(a) A reexamination of the principles that define the woman's rights and the State's authority regarding abortions is required by the doubt this Court's subsequent decisions have cast upon the meaning and reach of Roe's central holding, by the fact that THE CHIEF JUSTICE would overrule Roe, and by the necessity that state and federal courts and legislatures have adequate guidance on the subject. Pp. 844-845.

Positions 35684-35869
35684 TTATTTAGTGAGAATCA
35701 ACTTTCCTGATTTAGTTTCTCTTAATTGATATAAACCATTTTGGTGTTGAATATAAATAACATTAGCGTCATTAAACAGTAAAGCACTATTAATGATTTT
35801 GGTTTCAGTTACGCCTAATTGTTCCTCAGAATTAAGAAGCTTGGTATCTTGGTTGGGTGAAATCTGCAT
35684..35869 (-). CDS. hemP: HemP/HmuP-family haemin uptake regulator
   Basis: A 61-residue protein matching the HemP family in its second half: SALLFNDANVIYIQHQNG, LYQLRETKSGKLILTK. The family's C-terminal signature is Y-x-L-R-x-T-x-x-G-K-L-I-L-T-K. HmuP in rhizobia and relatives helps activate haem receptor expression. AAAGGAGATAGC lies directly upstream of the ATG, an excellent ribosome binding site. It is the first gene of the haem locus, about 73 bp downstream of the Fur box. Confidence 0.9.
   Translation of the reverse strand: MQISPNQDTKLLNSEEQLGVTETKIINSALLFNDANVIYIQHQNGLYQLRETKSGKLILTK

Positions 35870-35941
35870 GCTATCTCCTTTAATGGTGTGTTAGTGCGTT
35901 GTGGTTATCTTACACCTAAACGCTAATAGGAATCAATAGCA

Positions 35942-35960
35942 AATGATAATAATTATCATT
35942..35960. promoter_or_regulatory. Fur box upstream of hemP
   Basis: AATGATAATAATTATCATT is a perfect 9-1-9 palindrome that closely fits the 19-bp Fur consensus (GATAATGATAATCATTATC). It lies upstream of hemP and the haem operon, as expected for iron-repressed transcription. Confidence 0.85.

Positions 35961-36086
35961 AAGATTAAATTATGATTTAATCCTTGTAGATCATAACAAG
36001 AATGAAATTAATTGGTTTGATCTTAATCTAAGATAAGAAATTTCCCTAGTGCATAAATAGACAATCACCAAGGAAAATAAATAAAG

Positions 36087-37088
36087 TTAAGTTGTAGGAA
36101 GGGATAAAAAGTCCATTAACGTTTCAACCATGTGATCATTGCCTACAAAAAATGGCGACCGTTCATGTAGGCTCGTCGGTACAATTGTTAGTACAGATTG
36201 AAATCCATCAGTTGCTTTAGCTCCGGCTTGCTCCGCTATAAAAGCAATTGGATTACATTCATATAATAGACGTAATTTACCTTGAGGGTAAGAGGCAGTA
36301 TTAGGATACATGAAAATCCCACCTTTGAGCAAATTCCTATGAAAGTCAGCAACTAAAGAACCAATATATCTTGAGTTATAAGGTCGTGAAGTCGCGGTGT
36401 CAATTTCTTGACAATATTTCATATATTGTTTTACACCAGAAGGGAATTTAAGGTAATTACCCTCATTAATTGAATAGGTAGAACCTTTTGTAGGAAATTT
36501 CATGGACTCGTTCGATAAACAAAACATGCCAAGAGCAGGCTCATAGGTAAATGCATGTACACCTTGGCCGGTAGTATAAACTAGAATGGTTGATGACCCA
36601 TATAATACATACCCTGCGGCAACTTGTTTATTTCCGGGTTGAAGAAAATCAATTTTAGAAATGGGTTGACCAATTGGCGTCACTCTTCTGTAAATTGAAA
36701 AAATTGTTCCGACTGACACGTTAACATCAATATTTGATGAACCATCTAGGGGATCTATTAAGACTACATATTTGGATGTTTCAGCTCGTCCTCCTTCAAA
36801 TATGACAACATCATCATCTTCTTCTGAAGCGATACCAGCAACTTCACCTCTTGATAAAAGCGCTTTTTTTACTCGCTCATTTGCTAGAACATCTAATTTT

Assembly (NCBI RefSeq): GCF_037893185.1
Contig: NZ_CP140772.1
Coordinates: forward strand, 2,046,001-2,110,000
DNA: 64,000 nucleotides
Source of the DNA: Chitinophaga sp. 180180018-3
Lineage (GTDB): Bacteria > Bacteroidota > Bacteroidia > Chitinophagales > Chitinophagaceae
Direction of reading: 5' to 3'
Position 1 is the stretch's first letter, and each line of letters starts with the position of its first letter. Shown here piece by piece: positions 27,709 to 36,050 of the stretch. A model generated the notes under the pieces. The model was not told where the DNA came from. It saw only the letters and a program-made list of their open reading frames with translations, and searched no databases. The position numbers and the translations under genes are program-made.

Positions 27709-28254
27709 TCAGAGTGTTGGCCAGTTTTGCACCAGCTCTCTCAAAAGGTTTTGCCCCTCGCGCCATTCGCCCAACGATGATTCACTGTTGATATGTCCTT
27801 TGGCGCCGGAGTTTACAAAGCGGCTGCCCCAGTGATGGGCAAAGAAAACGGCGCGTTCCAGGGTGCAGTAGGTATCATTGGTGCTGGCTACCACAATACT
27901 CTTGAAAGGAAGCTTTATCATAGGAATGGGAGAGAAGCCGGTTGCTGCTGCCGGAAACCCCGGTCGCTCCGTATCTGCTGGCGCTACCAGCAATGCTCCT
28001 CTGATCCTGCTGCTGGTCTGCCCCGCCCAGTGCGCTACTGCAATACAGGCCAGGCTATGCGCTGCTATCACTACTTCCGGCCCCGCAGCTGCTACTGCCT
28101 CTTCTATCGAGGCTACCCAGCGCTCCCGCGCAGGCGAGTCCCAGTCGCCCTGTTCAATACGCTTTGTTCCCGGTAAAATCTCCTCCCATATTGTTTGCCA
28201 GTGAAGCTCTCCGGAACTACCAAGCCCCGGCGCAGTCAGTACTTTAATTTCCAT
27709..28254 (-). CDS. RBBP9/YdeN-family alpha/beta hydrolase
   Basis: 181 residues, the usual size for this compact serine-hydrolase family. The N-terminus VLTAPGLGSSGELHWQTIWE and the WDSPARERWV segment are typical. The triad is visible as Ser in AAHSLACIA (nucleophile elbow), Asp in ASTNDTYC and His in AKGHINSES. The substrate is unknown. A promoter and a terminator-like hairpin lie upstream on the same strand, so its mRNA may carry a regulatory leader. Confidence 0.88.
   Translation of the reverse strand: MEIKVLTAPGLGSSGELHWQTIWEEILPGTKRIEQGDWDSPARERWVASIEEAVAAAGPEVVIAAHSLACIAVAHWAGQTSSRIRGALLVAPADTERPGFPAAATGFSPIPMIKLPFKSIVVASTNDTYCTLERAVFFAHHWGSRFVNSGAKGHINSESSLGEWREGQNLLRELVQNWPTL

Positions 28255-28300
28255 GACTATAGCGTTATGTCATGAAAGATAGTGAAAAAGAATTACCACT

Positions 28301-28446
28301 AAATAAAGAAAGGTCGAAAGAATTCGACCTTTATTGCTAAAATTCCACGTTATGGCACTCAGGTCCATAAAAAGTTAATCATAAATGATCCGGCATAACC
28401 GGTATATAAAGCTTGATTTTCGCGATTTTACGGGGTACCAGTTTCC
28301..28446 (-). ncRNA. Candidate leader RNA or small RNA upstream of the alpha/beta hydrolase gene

(b) Roe determined that a woman's decision to terminate her pregnancy is a "liberty" protected against state interference by the substantive component of the Due Process Clause of the Fourteenth Amendment. Neither the Bill of Rights nor the specific practices of States at the time of the Fourteenth Amendment's adoption marks the outer limits of the substantive sphere of such "liberty." Rather, the adjudication of substantive due process claims may require this Court to exercise its reasoned judgment in determining the boundaries between the individual's liberty and the demands of organized society. The Court's decisions have afforded constitutional protection to personal decisions relating to marriage, see, e. g., Loving v. Virginia, 388 U. S. 1, procreation, Skinner v. Oklahoma ex rel. Williamson, 316 U. S. 535, family relationships, Prince v. Massachusetts, 321 U. S. 158, child rearing and education, Pierce v. Society of Sisters, 268 U. S. 510, and contraception, Griswold v. Connecticut, 381 U. S. 479, and have recognized the right of the individual to be free from unwarranted governmental intrusion into matters so fundamentally affecting a person as the decision whether to bear or beget a child, Eisenstadt v. Baird, 405 U. S. 438, 453. Roe's central holding properly invoked the reasoning and tradition of these precedents. pp. 846-853.